Iowa consumers soon will find Everclear in only one size on store shelves, down from the four bottle sizes now sold.
The change, one step to address abuse of high-content alcohol by underage drinkers, was approved Thursday by the Iowa Alcoholic Beverages Commission at a meeting in Iowa City. Three members of the five-member group were present for a public forum and meeting, where the commission decided liquor more than 100 proof will be sold in only one size.
For Everclear, a 151-proof spirit, the commission specified that one size as 750 milliliter, which eliminates the 200 and 375 milliliter and 1.75 liter sizes now sold.
For other brands of high-proof alcohol, the board did not specify the size that can be sold. Suppliers can sell current stock of the other sizes, but they won’t be replenished, said Lynn Walding, Alcoholic Beverages Division administrator.
A registration system for purchasing high-proof alcohol, similar to the system Iowa has for buying beer kegs, may also be on the horizon. The commission directed Alcohol Beverages Division staff to look into a registration process, for discussion at a future meeting.
“I like the idea of registration, some kind of paper trail, so we show who purchased a product,” Commissioner Jim Clayton of Iowa City said.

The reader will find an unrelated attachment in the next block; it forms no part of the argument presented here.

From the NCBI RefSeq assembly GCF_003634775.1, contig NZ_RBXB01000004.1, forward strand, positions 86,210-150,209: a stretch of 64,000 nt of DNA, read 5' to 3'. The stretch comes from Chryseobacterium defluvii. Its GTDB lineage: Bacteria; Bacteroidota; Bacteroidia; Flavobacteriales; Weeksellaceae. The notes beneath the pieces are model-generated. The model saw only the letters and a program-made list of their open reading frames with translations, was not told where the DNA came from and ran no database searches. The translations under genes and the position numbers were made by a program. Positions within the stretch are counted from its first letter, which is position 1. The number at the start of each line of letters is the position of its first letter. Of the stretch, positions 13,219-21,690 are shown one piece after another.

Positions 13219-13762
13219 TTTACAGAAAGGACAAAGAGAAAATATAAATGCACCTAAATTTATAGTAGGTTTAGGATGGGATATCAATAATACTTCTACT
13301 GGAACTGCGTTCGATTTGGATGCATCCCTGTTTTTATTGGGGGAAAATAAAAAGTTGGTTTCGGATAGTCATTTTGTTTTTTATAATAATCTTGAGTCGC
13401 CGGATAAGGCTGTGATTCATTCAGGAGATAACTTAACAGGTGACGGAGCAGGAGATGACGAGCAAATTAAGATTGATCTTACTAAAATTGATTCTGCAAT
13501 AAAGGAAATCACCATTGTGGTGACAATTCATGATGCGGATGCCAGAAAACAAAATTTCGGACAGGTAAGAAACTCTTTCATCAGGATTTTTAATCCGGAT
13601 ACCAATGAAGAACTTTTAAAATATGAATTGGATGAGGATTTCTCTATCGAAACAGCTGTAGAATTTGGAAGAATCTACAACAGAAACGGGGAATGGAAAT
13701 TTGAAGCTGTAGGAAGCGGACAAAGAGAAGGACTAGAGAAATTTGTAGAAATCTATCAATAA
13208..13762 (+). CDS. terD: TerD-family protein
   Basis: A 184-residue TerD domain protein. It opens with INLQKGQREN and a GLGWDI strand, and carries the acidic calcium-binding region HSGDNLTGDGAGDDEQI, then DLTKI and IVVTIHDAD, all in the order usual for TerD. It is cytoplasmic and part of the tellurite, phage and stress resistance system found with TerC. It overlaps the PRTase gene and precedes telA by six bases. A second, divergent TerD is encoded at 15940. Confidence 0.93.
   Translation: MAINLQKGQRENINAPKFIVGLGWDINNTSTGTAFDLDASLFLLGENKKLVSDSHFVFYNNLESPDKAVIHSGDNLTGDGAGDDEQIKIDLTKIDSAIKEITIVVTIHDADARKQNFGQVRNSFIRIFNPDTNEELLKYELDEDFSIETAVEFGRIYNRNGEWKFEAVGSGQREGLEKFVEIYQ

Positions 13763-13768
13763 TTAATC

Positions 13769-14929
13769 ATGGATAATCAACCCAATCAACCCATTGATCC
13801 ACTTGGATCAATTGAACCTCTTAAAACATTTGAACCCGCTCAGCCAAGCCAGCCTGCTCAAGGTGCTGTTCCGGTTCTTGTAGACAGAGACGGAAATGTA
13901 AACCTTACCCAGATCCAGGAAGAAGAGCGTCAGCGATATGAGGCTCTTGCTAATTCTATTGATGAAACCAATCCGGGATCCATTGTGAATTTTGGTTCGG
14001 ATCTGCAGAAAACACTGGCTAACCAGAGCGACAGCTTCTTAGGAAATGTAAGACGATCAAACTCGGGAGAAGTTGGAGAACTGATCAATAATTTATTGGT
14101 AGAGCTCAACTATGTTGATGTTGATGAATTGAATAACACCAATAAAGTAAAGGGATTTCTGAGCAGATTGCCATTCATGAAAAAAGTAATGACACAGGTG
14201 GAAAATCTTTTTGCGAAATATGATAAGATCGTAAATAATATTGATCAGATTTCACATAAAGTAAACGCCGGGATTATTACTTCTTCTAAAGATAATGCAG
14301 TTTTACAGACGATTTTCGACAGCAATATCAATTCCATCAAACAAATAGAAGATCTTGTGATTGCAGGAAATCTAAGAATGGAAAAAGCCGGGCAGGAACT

The state allows the sale of 12 products that are more than 100 proof, and another 20 products that are 100 proof. Everclear and Barcardi 151 Rum are the highest-proof liquors sold in Iowa.
The commission also voted to cap the state’s alcohol listings at 151 proof, so nothing higher can be sold.
The Thursday forum, attended by about 20 people, was the second in the state regarding high-content alcohol. The discussion about more restrictions or a possible ban started a few months ago, after a Drake University student was hospitalized with a blood-alcohol content above 0.5 after drinking Everclear.
Commission members didn’t support the idea of a total ban, said Chairman Rick Hunsaker of Carroll.
Also at a future meeting, commissioners will discuss educational campaigns about high-content alcohol, and the idea of taxing such alcohol at a higher rate than lower-content products. Currently, the state taxes all alcohol at 50 percent.